The ever-nimble company Celgene (NASDAQ: CELG) was back in the news last week, signing a sweetheart deal with AstraZeneca (NYSE: AZN) that brings access to a Phase III immune checkpoint therapeutic.
The deal between Celgene and Astra Zeneca is remarkable for balancing the relative strengths and weaknesses of each company. For AZN the deal enhances the competitive reach of the anti-PD-L1 mAb MEDI4736, now backed by a rich war chest and the potential for combination therapy with Celgene’s myeloma and hematologic malignancy portfolio. Notably, these diseases have remained relatively indifferent to monotherapy with immune checkpoint therapeutics, with a few exceptions. Refractory multiple myeloma, an indication that Celgene dominates, is particularly resistant to monotherapy with immune checkpoint therapeutics and the bet is that efficacy will be seen when MEDI4736 is paired with Celgene’s approved drugs lenalidomide and pomalidomide, among others. The deal may also ultimately bring access to first line solid tumor patients in the form of a MEDI4736 combination with Celgene’s Abraxane, a synergy that has been overlooked I think.
For Celgene this is an overdue move into the immunotherapy space and reflects their willingness to spend their way into contention and expand market dominance from multiple myeloma into other hematological malignancies, a counter of sorts to Abbvie’s buyout of Pharmacyclics and it’s B cell cancer blockbuster Imbruvica. Celgene has already made forays into the immuno-oncology space with it’s in-licensing of Inhibrx’ anti-CD47 antibody and the deal with VentiRx and Array Biopharma to develop VTX-2337, a TLR8 agonist but these are much earlier stage assets. It is reasonable to predict that Celgene will also move quickly to acquire additional assets in the immune checkpoint space.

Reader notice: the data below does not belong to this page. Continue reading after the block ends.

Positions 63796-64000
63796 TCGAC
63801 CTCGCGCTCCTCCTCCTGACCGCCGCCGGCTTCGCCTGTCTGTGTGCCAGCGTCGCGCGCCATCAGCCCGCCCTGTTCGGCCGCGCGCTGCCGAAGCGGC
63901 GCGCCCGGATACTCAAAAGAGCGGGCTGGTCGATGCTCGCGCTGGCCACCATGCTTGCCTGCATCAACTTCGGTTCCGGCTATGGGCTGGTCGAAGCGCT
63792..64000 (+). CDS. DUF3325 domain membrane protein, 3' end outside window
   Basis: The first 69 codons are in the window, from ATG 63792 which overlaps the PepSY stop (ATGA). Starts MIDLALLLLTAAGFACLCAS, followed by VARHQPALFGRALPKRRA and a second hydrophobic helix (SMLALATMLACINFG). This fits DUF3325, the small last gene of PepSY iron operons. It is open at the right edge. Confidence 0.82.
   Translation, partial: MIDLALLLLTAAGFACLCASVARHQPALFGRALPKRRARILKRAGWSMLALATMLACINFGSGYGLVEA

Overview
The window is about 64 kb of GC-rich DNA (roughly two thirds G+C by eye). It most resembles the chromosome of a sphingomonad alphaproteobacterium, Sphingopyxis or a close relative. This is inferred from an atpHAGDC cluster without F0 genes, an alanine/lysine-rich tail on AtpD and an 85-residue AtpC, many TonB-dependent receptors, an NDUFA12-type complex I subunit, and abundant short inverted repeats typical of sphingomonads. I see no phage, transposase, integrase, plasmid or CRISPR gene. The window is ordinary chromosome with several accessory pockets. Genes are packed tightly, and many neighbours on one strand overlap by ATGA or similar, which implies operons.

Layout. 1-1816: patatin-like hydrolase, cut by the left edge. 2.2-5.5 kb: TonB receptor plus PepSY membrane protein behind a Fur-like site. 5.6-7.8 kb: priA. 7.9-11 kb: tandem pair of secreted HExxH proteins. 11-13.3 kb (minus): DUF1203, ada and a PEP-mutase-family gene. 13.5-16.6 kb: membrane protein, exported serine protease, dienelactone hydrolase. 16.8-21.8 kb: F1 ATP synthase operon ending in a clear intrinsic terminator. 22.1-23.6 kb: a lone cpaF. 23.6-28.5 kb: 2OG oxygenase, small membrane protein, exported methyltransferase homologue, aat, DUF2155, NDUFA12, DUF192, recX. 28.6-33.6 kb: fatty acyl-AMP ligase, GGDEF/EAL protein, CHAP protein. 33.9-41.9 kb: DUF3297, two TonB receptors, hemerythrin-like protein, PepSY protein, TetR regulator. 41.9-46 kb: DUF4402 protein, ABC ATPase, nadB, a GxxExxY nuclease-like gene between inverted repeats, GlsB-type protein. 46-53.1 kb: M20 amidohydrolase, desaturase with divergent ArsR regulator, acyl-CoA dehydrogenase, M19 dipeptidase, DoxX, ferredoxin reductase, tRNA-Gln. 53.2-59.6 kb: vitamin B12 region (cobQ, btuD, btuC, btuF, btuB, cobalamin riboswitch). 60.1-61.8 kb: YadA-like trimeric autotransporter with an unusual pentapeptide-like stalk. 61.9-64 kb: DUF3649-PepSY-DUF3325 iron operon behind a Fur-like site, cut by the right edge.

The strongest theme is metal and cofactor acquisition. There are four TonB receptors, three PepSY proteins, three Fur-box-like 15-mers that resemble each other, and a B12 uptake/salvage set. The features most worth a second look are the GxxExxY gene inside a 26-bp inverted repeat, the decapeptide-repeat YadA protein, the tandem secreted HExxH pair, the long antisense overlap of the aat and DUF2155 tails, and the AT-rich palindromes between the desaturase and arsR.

I’d expect to see both AZN and Celgene aggressively pursue additional deals. AZN did exactly that with Juno Therapeutics (combining CAR T and anti-PD-L1 therapies) and Innate Pharma in separate deals two weeks ago. It is interesting to speculate that there is additional synergy between the Innate Pharma programs and the Celgene programs that could be explored later on.
More importantly I think, and looking ahead, both AZN and Celgene are building multiplatform immuno-oncology companies, with cellular therapeutics (CAR-T and TCR), antibody therapies, targeted therapeutics, and immune checkpoint therapeutics – a broad reach across the evolving oncology clinical landscape, similar to the position Novartis has built for itself. Both AZN and Celgene floated that their deal could grow into a larger collaboration, if so, this means that similar deals in this space will have to become bigger and broader just to keep up. Merck and Pfizer’s recently announced collaboration is a good example of a deal not quite juicy enough to be transformative in the way the AZN/Celgene hookup may be for both of these companies. Novartis recently stated that they are looking for acquisitions in the 2-5 billion dollar range – this gives us a sense of scale required. We are entering a phase of “go big or go home” and the winners will dominate oncology clinical care.